Pharma & Life Sciences

Introduction

India is widely regarded as the pharmacy of the world because a significant percentage of the world’s medicines are manufactured in India. The manufacturing of medicines in India offers valuable cost advantage that is backed by world class best practices for quality assurances.

Most important laws

  • The Drugs and Cosmetics Act, 1940 and Rules framed under the Act regulates the quality of medicines that are imported, manufactured, distributed and sold in India.
  • The Drugs (Prices Control) Order, 2013 regulates the price of all medicines sold in India.
  • The Drugs and Magic Remedies (Objectionable Advertisements) Act, 1954 and Rules governs advertisement and therapeutic claims relating to medicine.
  • The Competition Act, 2002 regulates anti-competitive behaviour amongst manufacturers, supply chain and other stake holders.
  • The Consumer Protection Act, 1986 / The Consumer Protection Act, 2019 regulates unfair trade practices and restrictive trade practices, and imposes product liability obligations for manufacturing defects in product that cause harm.
  • The Patents Act, 1970 provides for exclusivity over innovative medicines, but does not allow ever-greening.
  • The Trade Marks Act, 1999 provides protection to brand name for the medicines, in addition to common law protection for passing-off of trade dress and packaging.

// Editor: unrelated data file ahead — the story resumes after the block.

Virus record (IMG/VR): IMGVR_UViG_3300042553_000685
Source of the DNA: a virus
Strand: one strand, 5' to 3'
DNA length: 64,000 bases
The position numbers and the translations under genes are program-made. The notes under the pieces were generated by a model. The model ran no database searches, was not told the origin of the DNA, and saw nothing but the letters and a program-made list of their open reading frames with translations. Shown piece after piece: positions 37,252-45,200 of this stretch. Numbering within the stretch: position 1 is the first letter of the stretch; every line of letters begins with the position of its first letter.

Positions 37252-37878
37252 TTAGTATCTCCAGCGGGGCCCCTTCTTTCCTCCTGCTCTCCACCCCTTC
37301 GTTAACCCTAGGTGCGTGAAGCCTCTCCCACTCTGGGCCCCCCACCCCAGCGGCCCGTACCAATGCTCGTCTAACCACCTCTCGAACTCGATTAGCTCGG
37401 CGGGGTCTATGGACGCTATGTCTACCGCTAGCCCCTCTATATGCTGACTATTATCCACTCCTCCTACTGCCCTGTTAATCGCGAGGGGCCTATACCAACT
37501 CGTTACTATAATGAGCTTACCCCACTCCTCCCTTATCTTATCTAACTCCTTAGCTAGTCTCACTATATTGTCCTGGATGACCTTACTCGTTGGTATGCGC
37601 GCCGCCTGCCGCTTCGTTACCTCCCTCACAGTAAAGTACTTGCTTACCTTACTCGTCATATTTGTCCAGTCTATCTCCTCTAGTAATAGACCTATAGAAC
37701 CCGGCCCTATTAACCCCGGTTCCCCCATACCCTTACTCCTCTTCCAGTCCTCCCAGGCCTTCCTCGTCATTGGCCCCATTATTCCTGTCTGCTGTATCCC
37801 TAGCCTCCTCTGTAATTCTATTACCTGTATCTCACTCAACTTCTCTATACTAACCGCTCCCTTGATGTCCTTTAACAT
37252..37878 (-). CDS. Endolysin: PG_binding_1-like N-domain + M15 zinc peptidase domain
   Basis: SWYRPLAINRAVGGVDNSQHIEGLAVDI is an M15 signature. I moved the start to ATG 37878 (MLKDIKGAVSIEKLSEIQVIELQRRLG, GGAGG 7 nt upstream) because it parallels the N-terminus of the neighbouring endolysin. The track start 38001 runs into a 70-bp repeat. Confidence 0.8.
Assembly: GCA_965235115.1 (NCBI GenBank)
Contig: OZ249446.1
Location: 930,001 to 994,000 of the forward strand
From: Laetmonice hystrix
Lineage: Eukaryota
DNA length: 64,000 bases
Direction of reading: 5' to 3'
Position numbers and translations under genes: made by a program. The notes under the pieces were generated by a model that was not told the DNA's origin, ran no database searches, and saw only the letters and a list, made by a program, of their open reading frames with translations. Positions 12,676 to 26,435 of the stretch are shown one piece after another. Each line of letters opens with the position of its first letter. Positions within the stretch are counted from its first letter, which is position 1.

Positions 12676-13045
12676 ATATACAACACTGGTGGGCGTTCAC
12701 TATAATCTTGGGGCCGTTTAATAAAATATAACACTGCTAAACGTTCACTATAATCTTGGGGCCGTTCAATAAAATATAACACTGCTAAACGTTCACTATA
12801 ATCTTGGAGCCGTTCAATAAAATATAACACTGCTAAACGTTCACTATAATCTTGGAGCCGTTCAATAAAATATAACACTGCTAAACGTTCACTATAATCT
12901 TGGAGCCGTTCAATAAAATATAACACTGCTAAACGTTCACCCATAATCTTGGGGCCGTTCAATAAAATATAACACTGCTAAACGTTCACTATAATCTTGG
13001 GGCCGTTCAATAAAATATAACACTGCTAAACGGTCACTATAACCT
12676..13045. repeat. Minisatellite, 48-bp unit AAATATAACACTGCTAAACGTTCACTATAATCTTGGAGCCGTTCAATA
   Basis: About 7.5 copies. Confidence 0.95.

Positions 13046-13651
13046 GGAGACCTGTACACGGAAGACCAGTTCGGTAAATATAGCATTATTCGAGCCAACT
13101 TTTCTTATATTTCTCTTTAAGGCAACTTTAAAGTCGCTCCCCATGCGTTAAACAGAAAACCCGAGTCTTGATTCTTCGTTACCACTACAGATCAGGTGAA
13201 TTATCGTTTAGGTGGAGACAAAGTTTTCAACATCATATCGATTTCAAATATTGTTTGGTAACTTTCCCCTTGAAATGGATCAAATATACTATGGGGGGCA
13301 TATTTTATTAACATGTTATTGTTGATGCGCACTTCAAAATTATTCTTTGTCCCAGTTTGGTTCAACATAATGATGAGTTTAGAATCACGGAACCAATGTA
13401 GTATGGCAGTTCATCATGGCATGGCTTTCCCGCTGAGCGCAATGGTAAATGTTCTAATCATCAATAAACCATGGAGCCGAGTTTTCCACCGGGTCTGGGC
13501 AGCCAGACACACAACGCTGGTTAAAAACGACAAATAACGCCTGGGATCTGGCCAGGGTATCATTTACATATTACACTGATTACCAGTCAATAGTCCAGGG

• Numerous environmental laws prescribe that an environmental impact assessment must be undertaken prior to establishment of industries, limit industry expansion and impose strict conditions on waste management especially for hazardous waste and solid waste.

Key things to remember

  • Indian pharmaceutical market is essentially a brand driven market. Due to certain policy decisions taken by the government, product patents for medicines were delayed and introduced only in 2005. Therefore, the market has evolved into a brand driven market. Hence, it is crucial that the brands under which products are launched in India are protected by a trade mark. In a licensing arrangement, it is always prudent to retain ownership of the brand under which the drug will be marketed by the licensee.
  • India does not have universal health insurance. In effect, this means that treatment cost is largely self funded by Indians directly or by using insurance coverage t obtained privately. Therefore, Pricing strategy is critical for marketing and selling medicine in India .
  • Drugs are considered to be essential commodities, and their prices and distribution is strictly controlled. This means that government can fix prices of drugs and all importers/manufacturers are required comply and sell as per the fixed price. Though the powers of the government to fix prices of medicines are limited to those drugs which are part of National List of Essential Medicines, but in the public interest, such powers can be exercised for any drug.

Important sub-segments and related industries

  • Bio-pharma – The
  • Specialty products
  • Formulations
  • API & Intermediates
  • Narcotic Drugs, Psychoactive Substances & Pre-cursor chemicals
  • Research & Development
  • Testing
  • Pharmacovigliance

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Pharma

  • Bio-pharma
  • Speciality products
  • Formulations
  • API & Intermediates
  • Narcotic and Psychotropic Substances
  • Research, Development & Testing
  • Pharmacovigilance

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Classical Medicines

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